Washington Babylon — June 15, 2010, 9:30 am

World Cup Reaction

I received a number of nasty emails about my item yesterday on why I hate the U.S. soccer team. Keep them coming.

Look, I admit my aversion to the U.S. soccer team, initially explained here, is partly irrational and partly based on the media’s Nuremberg Rally-style coverage of the American team. But please don’t tell me I shouldn’t write anything about the topic because I don’t know anything about soccer. I’ve been following international soccer for a long time and have watched most games of every World Cup since 1986. (In fact, I’m watching Portugal-Ivory Coast as I type.)

Also, we’re not analyzing the human genome here; you know good soccer when you see it and the U.S. rarely plays good soccer.

I lived in Brazil for five years and I root for its team. That’s good soccer. (Though when my team plays badly, as in Brazil’s horrific choke against France in the last Cup — I can see it, unlike many of the star-struck U.S. supporters writing me now to talk up the team’s lame performance against England.)

I’m not expecting Brazil to win — I’m an eternal pessimist about everything; also, Brazil has to get through the “Group of Death” to get to the second round, where the brutal single-elimination format makes predicting the winner pure guesswork — so you don’t need to send gloating emails if and when it is eliminated.

Just as long as the United States doesn’t win — or even worse, Argentina — I’ll be happy.

Share
Single Page

More from Ken Silverstein:

From the November 2013 issue

Dirty South

The foul legacy of Louisiana oil

Perspective October 23, 2013, 8:00 am

On Brining and Dining

How pro-oil Louisiana politicians have shaped American environmental policy

Postcard October 16, 2013, 8:00 am

The Most Cajun Place on Earth

A trip to one of the properties at issue in Louisiana’s oil-pollution lawsuits 

Get access to 164 years of
Harper’s for only $39.99

United States Canada

CATEGORIES

THE CURRENT ISSUE

December 2014

Gateway to Freedom

= Subscribers only.
Sign in here.
Subscribe here.

Guns and Poses

= Subscribers only.
Sign in here.
Subscribe here.

Christmas in Prison

= Subscribers only.
Sign in here.
Subscribe here.

Poison Apples

= Subscribers only.
Sign in here.
Subscribe here.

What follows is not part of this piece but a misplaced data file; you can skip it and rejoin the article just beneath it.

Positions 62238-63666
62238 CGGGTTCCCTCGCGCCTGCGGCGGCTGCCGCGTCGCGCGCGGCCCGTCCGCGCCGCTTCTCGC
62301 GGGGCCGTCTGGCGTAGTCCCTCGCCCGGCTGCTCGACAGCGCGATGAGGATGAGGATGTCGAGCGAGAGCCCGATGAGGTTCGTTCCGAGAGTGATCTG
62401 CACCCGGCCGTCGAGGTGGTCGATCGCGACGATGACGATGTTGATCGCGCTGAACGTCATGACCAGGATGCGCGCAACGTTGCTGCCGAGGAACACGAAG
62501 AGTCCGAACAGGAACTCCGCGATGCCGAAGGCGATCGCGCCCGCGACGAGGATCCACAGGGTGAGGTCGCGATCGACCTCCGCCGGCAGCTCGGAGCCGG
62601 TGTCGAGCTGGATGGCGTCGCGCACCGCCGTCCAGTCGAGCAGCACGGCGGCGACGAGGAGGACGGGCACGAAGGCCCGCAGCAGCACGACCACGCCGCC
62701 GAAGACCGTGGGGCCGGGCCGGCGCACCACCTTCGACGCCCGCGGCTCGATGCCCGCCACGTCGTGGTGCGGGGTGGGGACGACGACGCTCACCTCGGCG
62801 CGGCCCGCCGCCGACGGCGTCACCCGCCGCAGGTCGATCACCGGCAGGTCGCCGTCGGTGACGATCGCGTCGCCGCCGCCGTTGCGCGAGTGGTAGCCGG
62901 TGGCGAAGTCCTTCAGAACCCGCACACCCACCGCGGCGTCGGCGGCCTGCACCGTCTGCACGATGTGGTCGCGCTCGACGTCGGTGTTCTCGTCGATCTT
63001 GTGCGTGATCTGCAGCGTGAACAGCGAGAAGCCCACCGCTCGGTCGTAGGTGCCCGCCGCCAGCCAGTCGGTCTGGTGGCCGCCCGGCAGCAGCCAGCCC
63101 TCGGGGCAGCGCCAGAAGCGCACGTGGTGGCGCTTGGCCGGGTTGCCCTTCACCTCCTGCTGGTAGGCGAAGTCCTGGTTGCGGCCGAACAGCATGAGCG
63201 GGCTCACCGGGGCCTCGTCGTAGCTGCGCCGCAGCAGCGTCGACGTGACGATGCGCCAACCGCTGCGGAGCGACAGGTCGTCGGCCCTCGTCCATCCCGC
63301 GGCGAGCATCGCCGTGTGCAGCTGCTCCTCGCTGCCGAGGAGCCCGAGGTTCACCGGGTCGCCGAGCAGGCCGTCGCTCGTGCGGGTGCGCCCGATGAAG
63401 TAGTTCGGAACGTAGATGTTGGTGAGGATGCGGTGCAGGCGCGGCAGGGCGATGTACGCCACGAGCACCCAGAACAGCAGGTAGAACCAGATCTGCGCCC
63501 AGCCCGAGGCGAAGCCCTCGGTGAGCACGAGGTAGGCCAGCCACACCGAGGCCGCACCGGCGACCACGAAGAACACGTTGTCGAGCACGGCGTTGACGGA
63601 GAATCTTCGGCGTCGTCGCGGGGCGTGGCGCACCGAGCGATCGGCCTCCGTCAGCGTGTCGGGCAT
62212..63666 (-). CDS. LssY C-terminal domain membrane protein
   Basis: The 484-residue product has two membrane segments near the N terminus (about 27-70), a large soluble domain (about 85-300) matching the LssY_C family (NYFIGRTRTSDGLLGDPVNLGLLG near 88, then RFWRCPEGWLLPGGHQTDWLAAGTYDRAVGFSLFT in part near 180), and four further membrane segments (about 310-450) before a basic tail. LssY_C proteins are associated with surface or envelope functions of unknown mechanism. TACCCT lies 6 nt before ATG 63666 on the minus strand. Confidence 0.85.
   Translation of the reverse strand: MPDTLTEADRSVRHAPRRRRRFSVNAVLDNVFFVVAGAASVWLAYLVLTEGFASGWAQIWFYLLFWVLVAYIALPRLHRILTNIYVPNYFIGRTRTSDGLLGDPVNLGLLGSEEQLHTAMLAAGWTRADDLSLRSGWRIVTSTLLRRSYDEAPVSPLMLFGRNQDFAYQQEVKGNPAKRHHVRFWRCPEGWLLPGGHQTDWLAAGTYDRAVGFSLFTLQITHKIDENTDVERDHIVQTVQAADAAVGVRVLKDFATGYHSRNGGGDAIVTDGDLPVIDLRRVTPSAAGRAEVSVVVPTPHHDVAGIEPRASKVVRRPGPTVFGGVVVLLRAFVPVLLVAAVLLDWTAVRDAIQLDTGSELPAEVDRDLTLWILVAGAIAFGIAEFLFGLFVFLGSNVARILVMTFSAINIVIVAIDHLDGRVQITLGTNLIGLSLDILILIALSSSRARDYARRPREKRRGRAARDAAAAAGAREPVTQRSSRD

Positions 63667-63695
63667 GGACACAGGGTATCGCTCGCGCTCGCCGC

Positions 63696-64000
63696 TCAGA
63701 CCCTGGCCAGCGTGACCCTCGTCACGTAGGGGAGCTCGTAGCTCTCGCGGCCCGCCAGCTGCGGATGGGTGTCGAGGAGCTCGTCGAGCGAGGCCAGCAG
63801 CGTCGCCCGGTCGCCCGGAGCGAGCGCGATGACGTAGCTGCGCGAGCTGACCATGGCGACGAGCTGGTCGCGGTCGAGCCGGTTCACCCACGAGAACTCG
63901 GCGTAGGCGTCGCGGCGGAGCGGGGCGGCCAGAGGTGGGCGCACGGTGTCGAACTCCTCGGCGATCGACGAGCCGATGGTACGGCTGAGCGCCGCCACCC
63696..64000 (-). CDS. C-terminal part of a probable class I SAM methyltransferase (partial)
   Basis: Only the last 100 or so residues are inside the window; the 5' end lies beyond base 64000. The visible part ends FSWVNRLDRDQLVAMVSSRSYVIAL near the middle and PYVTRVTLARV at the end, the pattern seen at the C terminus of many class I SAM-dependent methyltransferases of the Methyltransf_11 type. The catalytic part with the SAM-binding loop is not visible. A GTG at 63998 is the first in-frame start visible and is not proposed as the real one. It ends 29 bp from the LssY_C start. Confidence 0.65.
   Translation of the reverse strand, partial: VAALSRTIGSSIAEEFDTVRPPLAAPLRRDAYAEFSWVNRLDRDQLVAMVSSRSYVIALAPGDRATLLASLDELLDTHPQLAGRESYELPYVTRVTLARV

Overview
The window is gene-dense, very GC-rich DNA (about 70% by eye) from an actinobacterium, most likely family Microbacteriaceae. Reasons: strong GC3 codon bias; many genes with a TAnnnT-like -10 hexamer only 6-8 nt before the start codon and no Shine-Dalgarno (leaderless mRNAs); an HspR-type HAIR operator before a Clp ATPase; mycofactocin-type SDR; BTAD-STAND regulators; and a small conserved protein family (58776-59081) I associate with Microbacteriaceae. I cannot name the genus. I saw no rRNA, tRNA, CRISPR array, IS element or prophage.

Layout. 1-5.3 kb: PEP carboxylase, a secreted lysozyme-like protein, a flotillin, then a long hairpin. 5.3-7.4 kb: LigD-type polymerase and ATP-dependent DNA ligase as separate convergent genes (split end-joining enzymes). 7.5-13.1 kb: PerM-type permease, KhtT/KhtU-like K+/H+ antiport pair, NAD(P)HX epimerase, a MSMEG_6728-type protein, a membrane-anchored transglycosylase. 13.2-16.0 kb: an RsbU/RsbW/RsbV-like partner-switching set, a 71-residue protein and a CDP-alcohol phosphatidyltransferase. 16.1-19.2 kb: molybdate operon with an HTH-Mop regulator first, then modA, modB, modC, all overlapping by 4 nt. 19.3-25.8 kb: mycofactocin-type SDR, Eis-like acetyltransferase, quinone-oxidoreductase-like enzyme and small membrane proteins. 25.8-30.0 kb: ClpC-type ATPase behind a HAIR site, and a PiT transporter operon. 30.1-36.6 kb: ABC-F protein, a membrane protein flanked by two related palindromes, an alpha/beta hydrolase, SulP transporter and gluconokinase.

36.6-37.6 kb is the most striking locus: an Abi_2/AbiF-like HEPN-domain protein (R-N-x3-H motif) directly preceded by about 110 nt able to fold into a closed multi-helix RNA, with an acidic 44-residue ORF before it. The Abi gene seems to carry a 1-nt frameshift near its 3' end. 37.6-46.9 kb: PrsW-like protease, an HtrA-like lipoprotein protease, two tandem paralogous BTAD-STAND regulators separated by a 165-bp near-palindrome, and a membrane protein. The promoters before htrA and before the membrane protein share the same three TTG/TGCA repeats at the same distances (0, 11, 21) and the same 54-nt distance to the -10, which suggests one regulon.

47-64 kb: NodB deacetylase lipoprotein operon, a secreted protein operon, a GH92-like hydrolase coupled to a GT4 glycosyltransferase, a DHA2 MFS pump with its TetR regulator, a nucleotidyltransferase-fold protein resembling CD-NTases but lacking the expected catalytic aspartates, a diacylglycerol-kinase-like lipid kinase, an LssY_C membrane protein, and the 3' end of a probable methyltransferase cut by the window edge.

Growing Up

= Subscribers only.
Sign in here.
Subscribe here.

view Table Content

FEATURED ON HARPERS.ORG

Article
Beeper World·

= Subscribers only.
Sign in here.
Subscribe here.

“The beeper, for a certain kind of Miami teenager in the Nineties, was an essential evolutionary adaptation.”
Photograph by Curran Hatleberg
Article
Hammer Island·

= Subscribers only.
Sign in here.
Subscribe here.

“The place could have sprung from someone’s jealous dream about white people.”
Photograph by Emily Stein
Article
Growing Up·

= Subscribers only.
Sign in here.
Subscribe here.

“The best coming-of-age stories have a hole in the middle. They pretend to be about knowledge, but they are usually about grasping, long after it could be of any use, one’s irretrievable ignorance.”
Photograph by Ben Pier
Article
Guns and Poses·

= Subscribers only.
Sign in here.
Subscribe here.

“‘It’s open shopping,’ he said. ‘A warehouse. The whole of Libya.’”
Map by Mike Reagan
Article
Christmas in Prison·

= Subscribers only.
Sign in here.
Subscribe here.

“Just so you motherfuckers know, I’ll be spending Christmas with my family, eating a good meal, and you’ll all be here, right where you belong.”
Photographer unknown. Artwork courtesy Alyse Emdur

Amount that President Obama has added to America’s “brand value” according to the Nation Brands Index:

$2,100,000,000,000

A study suggested that the health effects of exposure to nuclear radiation at Chernobyl were no worse than ill health resulting from smoking and normal urban air pollution.

A Utah woman named Cameo Crispi pleaded guilty to having drunkenly attempted to burn down her ex-boyfriend’s house by igniting bacon on his kitchen stove.

Subscribe to the Weekly Review newsletter. Don’t worry, we won’t sell your email address!

HARPER’S FINEST

In Praise of Idleness

By

I hope that after reading the following pages the leaders of the Y. M. C. A. will start a campaign to induce good young men to do nothing. If so, I shall not have lived in vain.

Subscribe Today